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dc.contributor.authorApiruck Wonghempoomen_US
dc.contributor.authorPagamas Piriyaprasarthen_US
dc.contributor.authorNaris Charoenpornen_US
dc.contributor.authorKaran Pongpaniten_US
dc.contributor.authorPatcharee Kooncumchooen_US
dc.contributor.otherUniversity of Phayaoen_US
dc.contributor.otherMahidol Universityen_US
dc.contributor.otherThammasat Universityen_US
dc.identifier.citationScience and Technology Asia. Vol.25, No.3 (2020), 29-37en_US
dc.description.abstract© 2020, Thammasat University. All rights reserved. Working at height is a hazardous condition for children. Their lack of maturity in making decisions, in various situations, creates anxiety and stress. Stress from fear of falling from height requires special attention when working. A simulation of light workload tasks at 1 to 10-meters height was conducted in boys with (n=30) and without (n=30) experience. Psychophysiological responses were investigated with heart rate variability (HRV) measurement. The result showed that the time domain of the HRV between groups indicated similar responses in the autonomic nervous system (ANS) at each height. However, ANS activities increased along height levels. The mental stress as a result of the working at height affected sympathetic predominate and lower parasympathetic activity. Conversely, the experience of the working at height influenced heart rate control.en_US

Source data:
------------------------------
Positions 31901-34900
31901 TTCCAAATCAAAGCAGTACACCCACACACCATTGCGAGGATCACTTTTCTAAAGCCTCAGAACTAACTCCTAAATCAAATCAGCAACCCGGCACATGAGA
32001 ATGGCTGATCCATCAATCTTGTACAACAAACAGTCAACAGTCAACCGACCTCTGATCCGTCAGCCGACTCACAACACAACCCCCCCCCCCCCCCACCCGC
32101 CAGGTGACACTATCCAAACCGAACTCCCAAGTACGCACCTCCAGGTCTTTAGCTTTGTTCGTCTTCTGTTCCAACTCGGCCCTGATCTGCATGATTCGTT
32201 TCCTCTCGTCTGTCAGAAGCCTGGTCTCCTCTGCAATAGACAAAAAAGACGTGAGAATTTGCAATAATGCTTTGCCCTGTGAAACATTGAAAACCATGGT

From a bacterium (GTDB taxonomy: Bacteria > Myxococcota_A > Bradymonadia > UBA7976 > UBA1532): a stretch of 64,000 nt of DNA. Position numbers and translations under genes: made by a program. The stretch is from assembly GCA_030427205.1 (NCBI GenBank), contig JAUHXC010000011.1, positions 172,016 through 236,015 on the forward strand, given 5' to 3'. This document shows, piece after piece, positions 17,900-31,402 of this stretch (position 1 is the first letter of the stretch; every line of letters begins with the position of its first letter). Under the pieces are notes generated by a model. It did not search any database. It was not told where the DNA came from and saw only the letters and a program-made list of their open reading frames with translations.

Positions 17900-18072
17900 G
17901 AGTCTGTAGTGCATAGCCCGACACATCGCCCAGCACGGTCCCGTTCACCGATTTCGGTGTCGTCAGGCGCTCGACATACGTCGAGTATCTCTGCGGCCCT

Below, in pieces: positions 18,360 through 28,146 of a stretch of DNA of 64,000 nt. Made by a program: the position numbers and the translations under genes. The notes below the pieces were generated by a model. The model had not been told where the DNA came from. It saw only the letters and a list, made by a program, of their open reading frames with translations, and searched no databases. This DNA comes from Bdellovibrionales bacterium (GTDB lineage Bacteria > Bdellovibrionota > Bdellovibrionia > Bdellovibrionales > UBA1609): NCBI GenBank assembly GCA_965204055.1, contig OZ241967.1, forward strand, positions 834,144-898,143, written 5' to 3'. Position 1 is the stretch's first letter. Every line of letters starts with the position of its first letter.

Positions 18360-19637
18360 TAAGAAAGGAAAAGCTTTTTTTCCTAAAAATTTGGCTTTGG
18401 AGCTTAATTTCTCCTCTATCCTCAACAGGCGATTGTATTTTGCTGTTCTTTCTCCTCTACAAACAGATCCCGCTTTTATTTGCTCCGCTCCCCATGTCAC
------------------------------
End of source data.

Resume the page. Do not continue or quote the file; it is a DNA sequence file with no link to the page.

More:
dc.rightsMahidol Universityen_US
dc.subjectAgricultural and Biological Sciencesen_US
dc.titleHeart rate variability response in children working at heighten_US
Appears in Collections:Scopus 2020

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